Donovan Wilson

Woodlawn High School, Shreveport, LA -- 6'1" 190 lbs, 247 Sports Composite 119th Ranked S, 49th Ranked Player in Louisiana

A lot of A&M fans may not recognize the name of this young man because he is a new and relatively unknown addition to the Texas A&M class. But make no mistake, just because we didn't know about Donovan until a month before National Signing Day doesn't mean he isn't a player. After watching some of Donovan's highlights I am a believer in this prospect. He may not be as athletic as Harvey or Watts, but he is a turnover-causing machine. You just don't intercept 13 passes and cause 5 fumbles by being lucky. This A&M defense needs players not afraid to make plays on the football and Donovan does just that. He also has a bigger frame right now than the two other prospects signed to play in the secondary, meaning he will be an SEC-ready safety.

Donovan Wilson (via Pac-12 Recruiting)

Strengths -- Size and vertical jump. I've seen it recorded as 36" which is phenomenal for a high school athlete and by watching his film I believe it. Wilson is also two inches taller than Harvey or Watts and carriers more weight. He isn't afraid to lay a hit either.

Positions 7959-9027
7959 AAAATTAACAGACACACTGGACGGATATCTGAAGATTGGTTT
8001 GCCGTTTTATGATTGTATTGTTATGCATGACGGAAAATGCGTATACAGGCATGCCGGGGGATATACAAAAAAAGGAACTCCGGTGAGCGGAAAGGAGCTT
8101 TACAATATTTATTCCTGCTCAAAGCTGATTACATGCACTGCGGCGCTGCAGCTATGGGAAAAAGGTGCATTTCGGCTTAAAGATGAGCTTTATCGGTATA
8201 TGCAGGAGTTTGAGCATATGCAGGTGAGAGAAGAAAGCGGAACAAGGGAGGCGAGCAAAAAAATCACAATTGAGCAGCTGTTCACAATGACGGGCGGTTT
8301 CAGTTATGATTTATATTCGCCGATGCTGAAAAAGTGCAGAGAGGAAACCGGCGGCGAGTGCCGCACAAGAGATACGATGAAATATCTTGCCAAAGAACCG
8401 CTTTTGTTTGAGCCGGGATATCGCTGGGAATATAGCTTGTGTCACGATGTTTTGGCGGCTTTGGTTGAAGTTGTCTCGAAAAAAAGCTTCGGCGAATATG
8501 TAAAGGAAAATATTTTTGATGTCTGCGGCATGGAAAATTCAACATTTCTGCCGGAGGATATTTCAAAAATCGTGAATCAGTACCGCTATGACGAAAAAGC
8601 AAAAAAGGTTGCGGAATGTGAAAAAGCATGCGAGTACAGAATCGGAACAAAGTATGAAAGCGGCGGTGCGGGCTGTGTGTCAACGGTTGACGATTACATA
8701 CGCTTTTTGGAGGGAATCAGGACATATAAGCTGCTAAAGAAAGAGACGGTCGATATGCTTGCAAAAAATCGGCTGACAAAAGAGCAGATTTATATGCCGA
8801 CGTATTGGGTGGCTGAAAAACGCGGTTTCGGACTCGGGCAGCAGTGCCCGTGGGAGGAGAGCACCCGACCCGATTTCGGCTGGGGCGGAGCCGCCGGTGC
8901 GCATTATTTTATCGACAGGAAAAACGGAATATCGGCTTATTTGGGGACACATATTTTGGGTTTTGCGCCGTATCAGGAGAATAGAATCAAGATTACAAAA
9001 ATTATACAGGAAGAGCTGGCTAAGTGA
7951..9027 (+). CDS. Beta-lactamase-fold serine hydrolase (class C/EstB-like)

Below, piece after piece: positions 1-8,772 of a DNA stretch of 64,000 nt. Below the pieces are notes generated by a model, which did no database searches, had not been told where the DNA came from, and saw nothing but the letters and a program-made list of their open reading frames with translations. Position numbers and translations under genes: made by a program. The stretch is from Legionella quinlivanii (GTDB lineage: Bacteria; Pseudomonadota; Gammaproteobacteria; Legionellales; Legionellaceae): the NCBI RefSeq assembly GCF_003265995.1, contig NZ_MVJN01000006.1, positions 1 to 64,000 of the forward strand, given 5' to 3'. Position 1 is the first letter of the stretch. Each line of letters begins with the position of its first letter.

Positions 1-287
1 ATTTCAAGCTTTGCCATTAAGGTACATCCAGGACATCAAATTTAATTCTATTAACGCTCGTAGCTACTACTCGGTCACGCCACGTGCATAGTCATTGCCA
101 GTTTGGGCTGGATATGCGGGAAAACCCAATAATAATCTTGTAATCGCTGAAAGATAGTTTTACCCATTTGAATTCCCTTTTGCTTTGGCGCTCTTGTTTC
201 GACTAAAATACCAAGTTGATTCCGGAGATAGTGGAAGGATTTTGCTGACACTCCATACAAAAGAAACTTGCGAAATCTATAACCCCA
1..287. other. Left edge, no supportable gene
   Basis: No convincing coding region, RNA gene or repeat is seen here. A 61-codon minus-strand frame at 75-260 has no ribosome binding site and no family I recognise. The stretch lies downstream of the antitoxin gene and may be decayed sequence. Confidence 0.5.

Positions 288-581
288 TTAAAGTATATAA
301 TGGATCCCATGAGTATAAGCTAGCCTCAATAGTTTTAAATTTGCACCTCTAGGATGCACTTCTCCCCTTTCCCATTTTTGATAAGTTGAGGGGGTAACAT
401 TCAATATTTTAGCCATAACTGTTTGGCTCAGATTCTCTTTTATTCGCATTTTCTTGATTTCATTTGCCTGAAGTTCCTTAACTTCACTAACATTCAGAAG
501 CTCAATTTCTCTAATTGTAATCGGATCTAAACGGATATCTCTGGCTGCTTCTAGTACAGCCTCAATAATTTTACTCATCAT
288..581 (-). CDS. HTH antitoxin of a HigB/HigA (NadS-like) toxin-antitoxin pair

Weaknesses -- Ability to cover a receiver one on one. I don't see him as a guy that should be asked to cover a receiver one-on-one in coverage. This limits the creativity of defensive scheme and blitz designs. Wilson is great in free range coverage, but may be susceptible to a smaller, quicker receiver running a double move deep down the field. Wilson may not be able to recover on the next level if he does get beat.

Outlook -- I see Wilson coming in and being an immediate backup at the boundary or strong safety position, behind Howard Matthews. This A&M roster has a lot of able bodies to play at field or free safety but lacks big-body types who can play the run. Wilson can. Strangely, I have a feeling Wilson could be the first out of the three secondary signees to see the field in the fall. How's that for a shocker?


Texas A&M will most likely end up with a boundary corner, boundary safety, and field safety from this group of three players. They signed one of the best in Texas and super athlete Nick Harvey along with two turnover machines. These are the type of players A&M currently doesn't have and they will make a difference in an SEC West title race. Unfortunately, you can't help but think what might have been if A&M could have kept Dylan Sumner-Gardner and/or signed either Steven Parker or another impact Texas safety such as Jamal Adams. I would give this group a B to B+, just one more star player shy of an A.